World first as UK switches on WEEE reuse drive

A new WEEE standard launched this Autumn will seek to boost confidence in the reuse of waste electrical and electronic equipment, as well as cut down on illegal exports.

The industry is gearing up for PAS 141:2011, a new British best practice standard that will act as a labelling system for consumers that any used equipment they buy is electrically safe to use and functionally fit for purpose.

The standard will also help to reassure original equipment manufacturers that their safety liabilities and reputation will be protected by reuse organisations using documented safety tests, removing confidential data and keeping records to demonstrate this.

PAS 141 will also be used to differentiate ‘bona fide’ exports from illegal exports of WEEE under the guise of being sent abroad for reuse.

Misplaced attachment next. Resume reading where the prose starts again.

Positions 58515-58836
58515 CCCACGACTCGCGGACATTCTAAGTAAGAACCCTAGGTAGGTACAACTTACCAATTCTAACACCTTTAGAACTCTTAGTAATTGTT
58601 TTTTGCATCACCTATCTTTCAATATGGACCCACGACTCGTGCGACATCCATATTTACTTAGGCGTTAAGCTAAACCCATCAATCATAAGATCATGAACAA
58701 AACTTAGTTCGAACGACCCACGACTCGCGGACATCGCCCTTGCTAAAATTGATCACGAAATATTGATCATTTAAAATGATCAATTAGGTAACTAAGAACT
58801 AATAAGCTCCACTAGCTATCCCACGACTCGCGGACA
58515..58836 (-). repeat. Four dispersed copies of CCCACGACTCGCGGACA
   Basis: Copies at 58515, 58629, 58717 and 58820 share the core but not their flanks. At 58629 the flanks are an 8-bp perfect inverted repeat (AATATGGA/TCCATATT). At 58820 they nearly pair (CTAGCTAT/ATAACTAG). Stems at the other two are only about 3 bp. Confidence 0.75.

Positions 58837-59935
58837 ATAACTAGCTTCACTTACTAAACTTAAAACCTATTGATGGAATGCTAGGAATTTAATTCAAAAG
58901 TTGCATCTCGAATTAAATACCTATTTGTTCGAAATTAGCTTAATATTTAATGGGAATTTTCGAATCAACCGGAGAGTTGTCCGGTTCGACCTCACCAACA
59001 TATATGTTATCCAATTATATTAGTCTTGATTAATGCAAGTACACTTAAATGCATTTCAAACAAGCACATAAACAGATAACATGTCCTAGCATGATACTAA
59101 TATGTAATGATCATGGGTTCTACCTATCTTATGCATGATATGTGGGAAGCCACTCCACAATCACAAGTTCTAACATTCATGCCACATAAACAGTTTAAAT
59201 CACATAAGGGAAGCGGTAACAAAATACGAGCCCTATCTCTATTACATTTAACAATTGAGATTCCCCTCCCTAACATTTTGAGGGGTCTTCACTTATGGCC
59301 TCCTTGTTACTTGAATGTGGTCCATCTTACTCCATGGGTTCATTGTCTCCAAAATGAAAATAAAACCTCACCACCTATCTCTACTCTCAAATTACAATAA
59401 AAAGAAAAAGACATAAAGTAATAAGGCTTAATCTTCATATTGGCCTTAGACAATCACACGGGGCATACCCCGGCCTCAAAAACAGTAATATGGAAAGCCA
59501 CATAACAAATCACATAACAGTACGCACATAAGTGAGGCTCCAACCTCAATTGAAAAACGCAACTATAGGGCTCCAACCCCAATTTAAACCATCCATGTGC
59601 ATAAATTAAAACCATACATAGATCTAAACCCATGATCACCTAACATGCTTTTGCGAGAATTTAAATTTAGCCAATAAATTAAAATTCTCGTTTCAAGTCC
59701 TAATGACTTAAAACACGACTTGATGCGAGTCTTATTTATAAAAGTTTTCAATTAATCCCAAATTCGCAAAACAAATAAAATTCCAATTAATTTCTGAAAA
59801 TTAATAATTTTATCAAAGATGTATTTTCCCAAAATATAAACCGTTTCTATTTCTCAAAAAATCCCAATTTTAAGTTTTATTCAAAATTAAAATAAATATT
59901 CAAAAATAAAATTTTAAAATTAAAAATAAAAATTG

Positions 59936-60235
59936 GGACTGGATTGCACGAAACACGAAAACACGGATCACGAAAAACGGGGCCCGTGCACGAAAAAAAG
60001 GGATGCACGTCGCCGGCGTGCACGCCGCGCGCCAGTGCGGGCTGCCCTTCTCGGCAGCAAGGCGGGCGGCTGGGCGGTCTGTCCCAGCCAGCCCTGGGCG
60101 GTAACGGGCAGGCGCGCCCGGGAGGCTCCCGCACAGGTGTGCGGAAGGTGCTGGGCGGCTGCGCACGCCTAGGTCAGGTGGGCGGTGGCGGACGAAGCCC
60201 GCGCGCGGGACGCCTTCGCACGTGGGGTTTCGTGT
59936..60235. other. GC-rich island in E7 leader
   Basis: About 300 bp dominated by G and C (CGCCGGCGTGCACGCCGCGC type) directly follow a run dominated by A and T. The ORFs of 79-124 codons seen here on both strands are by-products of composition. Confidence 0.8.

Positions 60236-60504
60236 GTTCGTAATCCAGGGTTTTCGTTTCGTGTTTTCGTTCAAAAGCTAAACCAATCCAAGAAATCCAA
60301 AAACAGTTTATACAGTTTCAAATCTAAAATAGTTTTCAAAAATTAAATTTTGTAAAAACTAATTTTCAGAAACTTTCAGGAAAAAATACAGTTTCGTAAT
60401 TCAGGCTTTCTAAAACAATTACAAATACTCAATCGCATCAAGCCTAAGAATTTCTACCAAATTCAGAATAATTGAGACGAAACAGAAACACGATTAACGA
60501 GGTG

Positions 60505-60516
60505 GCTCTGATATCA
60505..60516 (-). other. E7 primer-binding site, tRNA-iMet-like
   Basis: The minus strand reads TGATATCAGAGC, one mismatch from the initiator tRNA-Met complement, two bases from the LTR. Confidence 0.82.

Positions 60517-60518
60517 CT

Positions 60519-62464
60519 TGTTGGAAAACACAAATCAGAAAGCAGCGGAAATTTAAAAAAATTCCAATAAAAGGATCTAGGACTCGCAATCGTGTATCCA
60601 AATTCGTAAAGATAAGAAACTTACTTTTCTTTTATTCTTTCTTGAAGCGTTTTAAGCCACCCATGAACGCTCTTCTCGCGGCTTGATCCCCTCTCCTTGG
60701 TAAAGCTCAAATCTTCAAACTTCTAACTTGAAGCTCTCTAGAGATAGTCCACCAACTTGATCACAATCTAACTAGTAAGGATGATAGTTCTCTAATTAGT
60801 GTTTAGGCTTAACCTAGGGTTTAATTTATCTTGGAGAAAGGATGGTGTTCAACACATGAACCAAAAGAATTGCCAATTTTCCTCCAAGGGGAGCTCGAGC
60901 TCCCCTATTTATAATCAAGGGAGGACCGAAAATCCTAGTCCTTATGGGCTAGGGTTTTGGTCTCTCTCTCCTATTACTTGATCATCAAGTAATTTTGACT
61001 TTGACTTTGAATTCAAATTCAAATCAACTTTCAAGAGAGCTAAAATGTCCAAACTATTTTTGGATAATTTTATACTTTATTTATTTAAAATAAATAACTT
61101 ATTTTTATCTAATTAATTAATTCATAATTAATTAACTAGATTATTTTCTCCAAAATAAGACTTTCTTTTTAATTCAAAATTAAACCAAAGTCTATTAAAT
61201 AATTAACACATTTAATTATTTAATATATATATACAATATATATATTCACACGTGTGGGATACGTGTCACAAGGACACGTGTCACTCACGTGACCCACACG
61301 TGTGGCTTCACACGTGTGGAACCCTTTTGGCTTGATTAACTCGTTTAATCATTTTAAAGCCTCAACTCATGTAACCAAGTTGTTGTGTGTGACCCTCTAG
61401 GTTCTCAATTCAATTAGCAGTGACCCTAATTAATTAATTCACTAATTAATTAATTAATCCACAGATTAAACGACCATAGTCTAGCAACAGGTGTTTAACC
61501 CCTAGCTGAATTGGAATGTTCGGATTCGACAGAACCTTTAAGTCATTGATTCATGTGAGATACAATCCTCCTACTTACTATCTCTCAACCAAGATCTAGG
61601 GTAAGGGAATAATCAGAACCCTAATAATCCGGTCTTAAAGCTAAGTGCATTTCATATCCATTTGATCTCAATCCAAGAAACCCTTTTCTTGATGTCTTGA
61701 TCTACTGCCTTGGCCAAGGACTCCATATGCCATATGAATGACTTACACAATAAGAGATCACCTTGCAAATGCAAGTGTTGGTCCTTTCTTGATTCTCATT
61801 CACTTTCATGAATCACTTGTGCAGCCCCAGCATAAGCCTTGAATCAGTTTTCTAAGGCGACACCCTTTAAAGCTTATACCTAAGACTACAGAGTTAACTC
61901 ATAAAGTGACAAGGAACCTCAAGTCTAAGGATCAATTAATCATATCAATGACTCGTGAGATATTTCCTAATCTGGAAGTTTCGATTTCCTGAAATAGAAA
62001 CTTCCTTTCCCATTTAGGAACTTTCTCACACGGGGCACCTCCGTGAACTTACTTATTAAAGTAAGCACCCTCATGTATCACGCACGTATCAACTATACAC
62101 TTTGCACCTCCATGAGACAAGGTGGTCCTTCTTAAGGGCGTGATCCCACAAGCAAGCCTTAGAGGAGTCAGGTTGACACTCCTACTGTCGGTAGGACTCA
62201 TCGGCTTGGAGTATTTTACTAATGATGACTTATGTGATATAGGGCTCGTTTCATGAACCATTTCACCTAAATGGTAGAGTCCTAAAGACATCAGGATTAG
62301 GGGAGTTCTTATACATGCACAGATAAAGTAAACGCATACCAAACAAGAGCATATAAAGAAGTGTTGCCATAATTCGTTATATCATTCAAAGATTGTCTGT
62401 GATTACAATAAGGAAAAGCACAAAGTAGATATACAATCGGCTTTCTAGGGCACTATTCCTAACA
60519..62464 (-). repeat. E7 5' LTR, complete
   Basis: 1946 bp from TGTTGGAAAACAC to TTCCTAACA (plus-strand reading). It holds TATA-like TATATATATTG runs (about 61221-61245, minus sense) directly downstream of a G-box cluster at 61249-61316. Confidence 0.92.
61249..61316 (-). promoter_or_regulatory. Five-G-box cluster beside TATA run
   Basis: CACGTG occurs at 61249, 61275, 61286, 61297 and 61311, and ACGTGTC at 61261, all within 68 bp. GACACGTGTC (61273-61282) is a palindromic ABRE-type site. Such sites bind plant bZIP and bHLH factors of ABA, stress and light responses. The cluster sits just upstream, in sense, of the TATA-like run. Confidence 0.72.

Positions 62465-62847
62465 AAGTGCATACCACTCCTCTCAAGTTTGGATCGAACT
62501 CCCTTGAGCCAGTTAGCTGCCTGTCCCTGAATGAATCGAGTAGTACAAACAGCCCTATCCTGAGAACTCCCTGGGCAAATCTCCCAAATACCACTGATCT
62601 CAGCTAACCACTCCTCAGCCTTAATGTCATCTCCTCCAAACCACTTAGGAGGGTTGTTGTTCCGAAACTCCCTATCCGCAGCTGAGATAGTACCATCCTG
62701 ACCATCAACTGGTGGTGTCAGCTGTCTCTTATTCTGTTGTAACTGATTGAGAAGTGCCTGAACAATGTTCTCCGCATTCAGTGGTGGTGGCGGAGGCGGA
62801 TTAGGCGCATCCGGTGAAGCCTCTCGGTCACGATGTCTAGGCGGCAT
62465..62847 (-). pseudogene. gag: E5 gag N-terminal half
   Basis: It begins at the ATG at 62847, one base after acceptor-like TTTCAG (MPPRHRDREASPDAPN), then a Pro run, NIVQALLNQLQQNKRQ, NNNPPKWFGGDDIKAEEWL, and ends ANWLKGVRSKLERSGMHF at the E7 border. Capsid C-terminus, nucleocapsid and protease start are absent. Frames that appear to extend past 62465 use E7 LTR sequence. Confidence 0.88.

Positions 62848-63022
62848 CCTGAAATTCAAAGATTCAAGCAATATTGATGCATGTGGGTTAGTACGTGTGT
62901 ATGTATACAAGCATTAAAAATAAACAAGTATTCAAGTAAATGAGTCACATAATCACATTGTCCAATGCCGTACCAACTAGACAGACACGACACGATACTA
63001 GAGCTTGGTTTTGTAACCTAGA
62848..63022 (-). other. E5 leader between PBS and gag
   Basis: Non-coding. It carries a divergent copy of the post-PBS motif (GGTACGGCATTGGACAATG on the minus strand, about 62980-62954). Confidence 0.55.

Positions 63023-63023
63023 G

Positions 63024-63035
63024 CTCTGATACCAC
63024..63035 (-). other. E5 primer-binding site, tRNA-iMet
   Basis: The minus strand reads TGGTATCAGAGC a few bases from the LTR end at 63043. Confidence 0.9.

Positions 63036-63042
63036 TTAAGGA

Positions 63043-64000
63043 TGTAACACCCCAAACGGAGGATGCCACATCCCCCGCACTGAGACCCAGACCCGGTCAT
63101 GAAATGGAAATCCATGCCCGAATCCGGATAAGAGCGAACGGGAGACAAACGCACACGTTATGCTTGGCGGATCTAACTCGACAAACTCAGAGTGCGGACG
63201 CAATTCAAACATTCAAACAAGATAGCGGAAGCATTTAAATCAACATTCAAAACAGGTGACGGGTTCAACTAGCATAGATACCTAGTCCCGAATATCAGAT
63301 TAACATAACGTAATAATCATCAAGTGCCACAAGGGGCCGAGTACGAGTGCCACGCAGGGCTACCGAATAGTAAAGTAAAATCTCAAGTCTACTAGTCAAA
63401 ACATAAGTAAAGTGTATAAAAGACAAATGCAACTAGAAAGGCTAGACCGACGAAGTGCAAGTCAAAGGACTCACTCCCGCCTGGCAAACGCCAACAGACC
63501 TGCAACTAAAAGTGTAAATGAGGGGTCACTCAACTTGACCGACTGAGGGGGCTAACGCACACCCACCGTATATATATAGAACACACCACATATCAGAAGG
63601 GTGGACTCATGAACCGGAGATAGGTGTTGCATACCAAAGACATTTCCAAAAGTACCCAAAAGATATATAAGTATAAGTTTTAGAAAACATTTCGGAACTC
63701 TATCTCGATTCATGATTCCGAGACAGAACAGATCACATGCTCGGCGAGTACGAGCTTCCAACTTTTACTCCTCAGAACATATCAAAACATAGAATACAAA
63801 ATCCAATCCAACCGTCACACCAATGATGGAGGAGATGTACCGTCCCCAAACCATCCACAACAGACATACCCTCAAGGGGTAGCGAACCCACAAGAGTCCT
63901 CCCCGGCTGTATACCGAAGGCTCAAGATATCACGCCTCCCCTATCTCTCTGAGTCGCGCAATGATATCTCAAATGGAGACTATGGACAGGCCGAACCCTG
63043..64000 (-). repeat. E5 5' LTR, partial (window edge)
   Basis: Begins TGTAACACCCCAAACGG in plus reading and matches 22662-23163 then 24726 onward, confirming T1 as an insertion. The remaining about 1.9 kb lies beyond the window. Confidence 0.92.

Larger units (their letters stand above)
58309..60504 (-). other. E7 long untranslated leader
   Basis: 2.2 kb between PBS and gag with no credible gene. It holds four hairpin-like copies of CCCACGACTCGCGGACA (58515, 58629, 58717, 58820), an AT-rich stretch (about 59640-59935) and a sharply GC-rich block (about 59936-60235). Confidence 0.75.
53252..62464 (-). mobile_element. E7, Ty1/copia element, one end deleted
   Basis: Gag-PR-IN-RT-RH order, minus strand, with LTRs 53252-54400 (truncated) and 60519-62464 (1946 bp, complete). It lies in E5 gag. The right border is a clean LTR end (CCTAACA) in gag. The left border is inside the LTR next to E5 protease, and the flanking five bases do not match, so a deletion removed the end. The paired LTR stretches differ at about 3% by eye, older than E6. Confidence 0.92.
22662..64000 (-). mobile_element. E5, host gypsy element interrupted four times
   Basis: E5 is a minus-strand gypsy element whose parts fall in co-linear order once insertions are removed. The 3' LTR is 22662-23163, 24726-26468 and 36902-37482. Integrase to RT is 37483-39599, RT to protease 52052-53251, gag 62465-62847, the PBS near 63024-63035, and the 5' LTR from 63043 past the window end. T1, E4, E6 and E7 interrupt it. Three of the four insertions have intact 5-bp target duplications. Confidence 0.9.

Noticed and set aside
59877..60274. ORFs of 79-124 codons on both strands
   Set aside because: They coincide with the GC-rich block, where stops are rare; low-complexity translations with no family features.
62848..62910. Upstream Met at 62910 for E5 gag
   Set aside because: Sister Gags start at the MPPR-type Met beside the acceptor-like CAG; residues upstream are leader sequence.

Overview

The international Correspondents Guidelines call for a ‘test’ to differentiate between reuse and the illegal exports of waste – but fails to specify what ‘test’ is required. PAS 141 sets out the tests to fill this gap and will be used by the UK environmental agencies to focus efforts on stopping illegal exports.

WEEE treatment facilities looking to achieve PAS 141 status will be independently assessed by UKAS accredited certification bodies to ensure they meet the standard. Accreditation of the first UK certification body will take place this summer with more likely to follow.

PAS 141 was developed by industry experts working with BIS on improving overall standards for the treatment of discarded electrical and electronic equipment in the UK.

Valpak, the administrator of the scheme, reports that overseas interest in the standard is growing, with copies of PAS 141 selling outside the UK and used in discussions at recent UN meetings on how to provide affordable access to reused computer equipment in developing countries.

Maxine Perella

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